According to the Indonesian Buddhist Representation (Walubi), the following Buddhist councils are recognized in Indonesia:

  • Majelis Umat Buddha Theravada Indonesia (Majubuthi)
  • Majelis Umat Buddha Mahayana Indonesia (Majubumi)
  • Majelis Mahayana Buddhis Indonesia (Mahabudhi)
  • Majelis Umat Nyingma Indonesia (MUNI)
  • Majelis Agama Buddha Mahayana Tanah Suci (Majabumi TS)
  • Majelis Rohaniawan Tridharma Seluruh Indonesia (Martrisia)
  • Majelis Pandita Buddha Maitreya Indonesia (Mapanbumi)
  • Parisadha Buddha Dharma Niciren Syosyu Indonesia (PBDNSI)
  • Majelis Nichiren Shoshu Buddha Dharma Indonesia (MNSBDI)
  • Zhenfo Zong Kasogatan (ZFZ Kasogatan)
  • Majelis Agama Buddha Tantrayana Satya Buddha Indonesia (Madha Tantri)
  • Lembaga Keagamaan Buddha Indonesia (LKBI)
  • Majelis Agama Buddha Mahanikaya Indonesia (MBMI)
  • Majelis Agama Buddha Guang Ji Indonesia (MABGI)
  • Majelis Palpung Thubten Choekhorling Palpung Dhamchoe Wosel Ling (PALPUNG)


Several Hindu religious organizations in Indonesia include:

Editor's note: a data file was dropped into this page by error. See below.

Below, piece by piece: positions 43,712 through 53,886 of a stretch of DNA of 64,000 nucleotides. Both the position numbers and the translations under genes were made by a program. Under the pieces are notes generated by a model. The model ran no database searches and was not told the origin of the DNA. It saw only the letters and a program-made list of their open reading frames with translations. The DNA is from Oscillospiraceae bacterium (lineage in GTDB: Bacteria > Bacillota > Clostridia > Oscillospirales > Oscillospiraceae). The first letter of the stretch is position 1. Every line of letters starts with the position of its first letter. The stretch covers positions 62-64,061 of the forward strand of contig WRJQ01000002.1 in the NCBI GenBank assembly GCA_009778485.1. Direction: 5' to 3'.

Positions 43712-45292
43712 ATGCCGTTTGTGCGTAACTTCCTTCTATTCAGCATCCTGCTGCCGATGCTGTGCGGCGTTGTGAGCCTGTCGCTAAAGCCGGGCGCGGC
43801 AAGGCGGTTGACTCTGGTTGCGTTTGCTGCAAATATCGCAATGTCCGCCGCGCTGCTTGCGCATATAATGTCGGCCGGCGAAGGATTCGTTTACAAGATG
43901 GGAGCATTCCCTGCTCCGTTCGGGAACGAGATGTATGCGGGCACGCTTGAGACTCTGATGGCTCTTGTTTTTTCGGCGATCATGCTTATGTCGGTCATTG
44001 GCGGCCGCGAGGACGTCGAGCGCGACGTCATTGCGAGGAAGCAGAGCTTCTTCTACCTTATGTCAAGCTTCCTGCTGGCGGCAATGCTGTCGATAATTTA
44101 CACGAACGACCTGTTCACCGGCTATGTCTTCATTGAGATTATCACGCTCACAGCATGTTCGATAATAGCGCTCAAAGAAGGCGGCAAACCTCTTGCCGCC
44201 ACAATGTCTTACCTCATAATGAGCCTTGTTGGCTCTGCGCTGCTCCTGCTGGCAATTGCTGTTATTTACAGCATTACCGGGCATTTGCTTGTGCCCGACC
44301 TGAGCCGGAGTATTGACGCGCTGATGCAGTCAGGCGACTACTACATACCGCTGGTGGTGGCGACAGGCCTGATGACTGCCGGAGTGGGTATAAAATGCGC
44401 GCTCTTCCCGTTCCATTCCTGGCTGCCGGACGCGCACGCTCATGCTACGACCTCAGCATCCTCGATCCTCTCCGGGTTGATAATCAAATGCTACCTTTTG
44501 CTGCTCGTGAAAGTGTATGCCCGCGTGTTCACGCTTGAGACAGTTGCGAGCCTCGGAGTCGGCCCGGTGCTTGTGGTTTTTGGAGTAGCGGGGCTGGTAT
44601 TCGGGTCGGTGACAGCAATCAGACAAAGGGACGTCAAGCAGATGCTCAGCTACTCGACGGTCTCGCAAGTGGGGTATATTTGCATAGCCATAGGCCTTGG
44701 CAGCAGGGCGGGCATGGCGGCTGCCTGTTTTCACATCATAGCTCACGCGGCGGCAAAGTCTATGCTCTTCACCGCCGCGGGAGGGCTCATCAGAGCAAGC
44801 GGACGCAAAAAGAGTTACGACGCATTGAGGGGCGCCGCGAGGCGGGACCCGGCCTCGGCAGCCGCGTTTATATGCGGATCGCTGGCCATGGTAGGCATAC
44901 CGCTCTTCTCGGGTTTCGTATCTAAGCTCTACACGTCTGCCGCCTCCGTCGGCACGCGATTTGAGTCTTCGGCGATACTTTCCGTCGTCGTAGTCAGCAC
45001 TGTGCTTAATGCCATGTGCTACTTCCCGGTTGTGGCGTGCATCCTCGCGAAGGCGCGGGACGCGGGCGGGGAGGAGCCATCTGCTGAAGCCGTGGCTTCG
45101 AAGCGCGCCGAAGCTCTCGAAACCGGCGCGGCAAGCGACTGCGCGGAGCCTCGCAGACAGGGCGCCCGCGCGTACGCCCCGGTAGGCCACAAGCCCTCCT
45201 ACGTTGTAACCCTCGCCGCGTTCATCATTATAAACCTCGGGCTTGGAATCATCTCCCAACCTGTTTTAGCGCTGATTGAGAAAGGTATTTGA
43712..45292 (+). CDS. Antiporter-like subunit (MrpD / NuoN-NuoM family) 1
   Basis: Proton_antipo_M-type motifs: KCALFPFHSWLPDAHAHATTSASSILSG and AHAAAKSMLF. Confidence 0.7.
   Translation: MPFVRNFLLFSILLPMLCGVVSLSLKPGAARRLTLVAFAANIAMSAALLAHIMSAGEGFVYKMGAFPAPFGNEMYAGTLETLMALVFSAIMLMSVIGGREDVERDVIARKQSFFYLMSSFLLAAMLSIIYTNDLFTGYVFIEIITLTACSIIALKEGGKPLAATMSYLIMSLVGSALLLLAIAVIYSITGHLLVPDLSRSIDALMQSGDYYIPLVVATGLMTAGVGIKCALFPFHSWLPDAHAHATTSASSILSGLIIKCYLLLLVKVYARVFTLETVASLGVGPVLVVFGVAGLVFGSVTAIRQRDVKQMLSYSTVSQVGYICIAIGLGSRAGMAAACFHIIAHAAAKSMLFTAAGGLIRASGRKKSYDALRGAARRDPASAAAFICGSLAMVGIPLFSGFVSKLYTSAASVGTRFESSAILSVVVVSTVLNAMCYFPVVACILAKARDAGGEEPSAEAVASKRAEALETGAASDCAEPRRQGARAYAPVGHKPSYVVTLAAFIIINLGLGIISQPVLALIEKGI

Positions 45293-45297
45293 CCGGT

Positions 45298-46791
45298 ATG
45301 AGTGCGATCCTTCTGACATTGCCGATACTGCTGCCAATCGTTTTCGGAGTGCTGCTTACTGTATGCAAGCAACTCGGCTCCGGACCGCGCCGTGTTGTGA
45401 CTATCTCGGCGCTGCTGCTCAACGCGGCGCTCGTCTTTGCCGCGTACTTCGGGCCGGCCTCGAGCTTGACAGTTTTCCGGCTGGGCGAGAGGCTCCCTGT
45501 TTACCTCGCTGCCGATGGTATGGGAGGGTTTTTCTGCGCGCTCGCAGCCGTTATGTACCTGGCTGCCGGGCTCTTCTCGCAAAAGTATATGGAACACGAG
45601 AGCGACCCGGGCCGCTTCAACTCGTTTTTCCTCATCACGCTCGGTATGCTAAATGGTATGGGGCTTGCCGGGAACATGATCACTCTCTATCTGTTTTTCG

• Parisada Hindu Dharma Indonesia (PHDI)
  • Wanita Hindu Dharma Indonesia (WHDI)
  • Prajaniti Hindu Indonesia
  • Perhimpunan Pemuda Hindu Indonesia (Peradah)
  • Kesatuan Mahasiswa Hindu Dharma Indonesia (KMHDI)
  • Pinandita Sanggraha Nusantara (PSN)
  • Ikatan Cendekiawan Hindu Indonesia (ICHI)
  • Perkumpulan Dosen Hindu Indonesia (DHI)
  • Perkumpulan Acarya Hindu Nusantara (Pandu Nusa)
  • Perkumpulan Pendidik Pasraman Indonesia (P3I)


As one of the recognized religions in Indonesia, Confucianism is represented by organizations such as:

  • Majelis Tinggi Agama Khonghucu (Matakin)

These organizations contribute significantly to Indonesia's cultural, educational, and social development, reflecting the nation's rich religious diversity.